In Thai internet slang, 5 means ‘ah,’ so when people laugh they write ‘555’ as in ‘ahaha.’ On the other hand, in Chinese, it means crying. 555 is my first publication. I decided to create a short story of my experience in Thailand during my first exhibition, and I discovered how your own photos have different values when you print them out, touch them, smell them, the colours… everything adds value to an image.
In this digital era, people need to re-discover the charm or the analogue. It is not a dead media, and maybe we will give more value to what we decide to print – the same as the photos I shoot with a film camera. When I shoot I don’t want to waste a single photo. Quality against quantity.
Despite the provocative nature of your photographs you have mentioned that you do not wish to provoke with your work. What do you wish then? What is it that you want to convey through your images?
I want to get your attention, every single of my photographs is a straight punch in your face, you need to stop and look at it more. This was what I felt when I opened that book (Terryworld). I hope to arouse the same emotions. So if I sometimes use the explicit language it is just because it’s part of me. I prefer when people speak straight, maybe even use bad words to get more attention. People waste millions of words, and in the end, they talk about nothing. We live in a time when we are bombarded by images every single minute, so it’s better not to waste people’s time, to speak straight, be true.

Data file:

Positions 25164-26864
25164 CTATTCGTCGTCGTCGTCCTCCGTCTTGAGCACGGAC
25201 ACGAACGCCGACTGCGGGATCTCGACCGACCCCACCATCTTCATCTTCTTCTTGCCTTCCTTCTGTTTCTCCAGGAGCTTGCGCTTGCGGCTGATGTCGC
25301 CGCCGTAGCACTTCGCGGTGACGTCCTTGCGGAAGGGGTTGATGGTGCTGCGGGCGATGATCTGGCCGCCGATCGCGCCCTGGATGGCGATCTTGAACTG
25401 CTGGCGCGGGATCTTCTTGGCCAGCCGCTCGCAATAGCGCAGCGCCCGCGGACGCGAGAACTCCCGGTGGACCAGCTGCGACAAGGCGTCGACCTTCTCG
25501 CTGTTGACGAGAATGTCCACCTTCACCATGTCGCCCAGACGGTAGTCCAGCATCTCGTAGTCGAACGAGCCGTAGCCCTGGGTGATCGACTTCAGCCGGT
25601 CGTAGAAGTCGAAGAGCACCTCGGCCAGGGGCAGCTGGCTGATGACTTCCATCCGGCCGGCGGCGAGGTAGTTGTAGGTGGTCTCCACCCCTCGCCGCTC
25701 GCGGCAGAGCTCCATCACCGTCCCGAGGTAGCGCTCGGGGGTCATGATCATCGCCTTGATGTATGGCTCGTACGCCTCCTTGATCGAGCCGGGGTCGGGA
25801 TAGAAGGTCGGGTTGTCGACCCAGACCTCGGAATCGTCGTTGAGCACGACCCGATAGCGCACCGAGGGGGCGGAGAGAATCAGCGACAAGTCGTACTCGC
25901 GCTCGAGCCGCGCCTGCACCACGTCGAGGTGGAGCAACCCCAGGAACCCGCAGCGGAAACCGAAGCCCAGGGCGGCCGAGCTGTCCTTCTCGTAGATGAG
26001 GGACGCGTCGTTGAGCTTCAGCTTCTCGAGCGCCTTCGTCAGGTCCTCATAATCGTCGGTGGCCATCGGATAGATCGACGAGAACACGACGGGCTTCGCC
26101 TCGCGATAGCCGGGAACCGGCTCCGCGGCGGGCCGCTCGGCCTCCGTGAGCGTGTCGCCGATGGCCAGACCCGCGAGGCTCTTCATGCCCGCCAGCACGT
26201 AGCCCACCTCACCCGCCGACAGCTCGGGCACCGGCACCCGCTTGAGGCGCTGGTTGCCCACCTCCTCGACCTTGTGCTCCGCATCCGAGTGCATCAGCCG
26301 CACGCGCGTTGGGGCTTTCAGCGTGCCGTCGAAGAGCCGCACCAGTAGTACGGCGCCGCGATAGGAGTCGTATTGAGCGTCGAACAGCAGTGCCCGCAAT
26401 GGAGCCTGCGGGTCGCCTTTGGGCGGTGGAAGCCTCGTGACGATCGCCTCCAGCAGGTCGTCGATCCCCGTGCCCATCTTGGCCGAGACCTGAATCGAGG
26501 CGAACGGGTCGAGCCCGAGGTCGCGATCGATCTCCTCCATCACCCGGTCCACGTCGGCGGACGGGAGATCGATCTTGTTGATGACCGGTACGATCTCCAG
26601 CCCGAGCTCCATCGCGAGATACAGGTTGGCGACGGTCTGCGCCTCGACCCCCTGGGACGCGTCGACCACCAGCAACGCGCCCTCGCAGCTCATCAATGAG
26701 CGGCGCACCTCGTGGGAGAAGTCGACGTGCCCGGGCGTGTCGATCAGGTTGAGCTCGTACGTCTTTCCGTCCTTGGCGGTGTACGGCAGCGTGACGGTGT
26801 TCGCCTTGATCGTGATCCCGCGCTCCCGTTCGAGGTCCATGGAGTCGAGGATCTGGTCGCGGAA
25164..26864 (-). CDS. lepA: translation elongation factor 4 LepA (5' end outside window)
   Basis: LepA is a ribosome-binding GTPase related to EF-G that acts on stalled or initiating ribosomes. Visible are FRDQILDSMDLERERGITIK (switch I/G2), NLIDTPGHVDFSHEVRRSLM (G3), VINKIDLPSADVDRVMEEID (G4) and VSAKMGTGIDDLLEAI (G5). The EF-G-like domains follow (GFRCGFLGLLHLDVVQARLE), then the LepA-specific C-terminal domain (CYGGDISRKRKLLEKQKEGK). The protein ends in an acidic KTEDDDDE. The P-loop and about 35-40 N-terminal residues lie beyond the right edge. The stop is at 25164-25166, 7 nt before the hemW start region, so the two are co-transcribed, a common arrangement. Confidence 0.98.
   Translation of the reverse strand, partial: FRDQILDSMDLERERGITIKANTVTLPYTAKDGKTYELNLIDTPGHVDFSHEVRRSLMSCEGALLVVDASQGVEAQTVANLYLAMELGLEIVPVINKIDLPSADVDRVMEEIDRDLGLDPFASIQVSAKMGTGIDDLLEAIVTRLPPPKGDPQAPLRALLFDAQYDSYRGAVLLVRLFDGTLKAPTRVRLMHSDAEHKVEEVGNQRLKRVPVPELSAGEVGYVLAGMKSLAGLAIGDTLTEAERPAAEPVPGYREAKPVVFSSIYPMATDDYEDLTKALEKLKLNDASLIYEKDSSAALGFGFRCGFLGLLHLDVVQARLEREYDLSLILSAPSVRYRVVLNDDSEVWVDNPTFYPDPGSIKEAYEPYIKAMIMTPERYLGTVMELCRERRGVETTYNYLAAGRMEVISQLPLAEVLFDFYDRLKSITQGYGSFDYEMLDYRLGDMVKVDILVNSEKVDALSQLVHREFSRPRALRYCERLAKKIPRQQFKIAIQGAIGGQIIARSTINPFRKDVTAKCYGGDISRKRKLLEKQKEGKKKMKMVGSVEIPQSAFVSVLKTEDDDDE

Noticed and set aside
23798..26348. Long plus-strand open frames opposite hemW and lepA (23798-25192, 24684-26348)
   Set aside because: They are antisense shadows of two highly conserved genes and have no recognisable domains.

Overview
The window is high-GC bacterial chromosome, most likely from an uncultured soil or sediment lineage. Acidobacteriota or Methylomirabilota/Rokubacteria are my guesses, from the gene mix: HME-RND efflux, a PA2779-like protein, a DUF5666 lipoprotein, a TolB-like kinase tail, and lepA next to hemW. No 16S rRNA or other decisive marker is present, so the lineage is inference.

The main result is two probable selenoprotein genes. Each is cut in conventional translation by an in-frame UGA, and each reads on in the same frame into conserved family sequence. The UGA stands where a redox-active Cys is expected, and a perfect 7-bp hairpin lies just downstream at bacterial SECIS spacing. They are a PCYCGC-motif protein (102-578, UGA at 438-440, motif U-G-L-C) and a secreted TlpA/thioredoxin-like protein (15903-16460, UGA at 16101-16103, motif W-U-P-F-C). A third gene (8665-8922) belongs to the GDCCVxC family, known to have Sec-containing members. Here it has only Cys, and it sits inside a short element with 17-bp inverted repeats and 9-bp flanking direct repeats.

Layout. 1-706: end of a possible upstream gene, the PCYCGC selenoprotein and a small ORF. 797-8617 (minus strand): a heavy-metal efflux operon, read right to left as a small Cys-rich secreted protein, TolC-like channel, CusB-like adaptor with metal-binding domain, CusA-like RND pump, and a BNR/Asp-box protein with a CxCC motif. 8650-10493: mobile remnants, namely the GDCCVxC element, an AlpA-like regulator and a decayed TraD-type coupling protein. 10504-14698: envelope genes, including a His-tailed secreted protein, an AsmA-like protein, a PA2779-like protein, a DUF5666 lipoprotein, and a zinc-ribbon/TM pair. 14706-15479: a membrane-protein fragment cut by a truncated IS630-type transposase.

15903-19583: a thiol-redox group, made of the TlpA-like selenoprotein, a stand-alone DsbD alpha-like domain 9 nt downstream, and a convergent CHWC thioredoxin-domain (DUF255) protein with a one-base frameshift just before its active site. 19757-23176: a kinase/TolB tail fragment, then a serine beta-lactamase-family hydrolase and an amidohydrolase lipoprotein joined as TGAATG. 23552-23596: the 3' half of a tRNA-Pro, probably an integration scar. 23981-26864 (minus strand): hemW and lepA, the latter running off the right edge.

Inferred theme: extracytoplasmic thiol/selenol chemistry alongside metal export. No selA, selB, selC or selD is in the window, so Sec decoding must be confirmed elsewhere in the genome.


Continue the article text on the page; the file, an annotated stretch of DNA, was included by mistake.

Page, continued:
Finding one’s signature style is said to be crucial for image-makers and is a long process involving experience, failure and experimentation. You have managed to find your visual codes and recurring repertoire of subject matter just after a few months of shooting. How would you describe Lao Xie Xie’s style?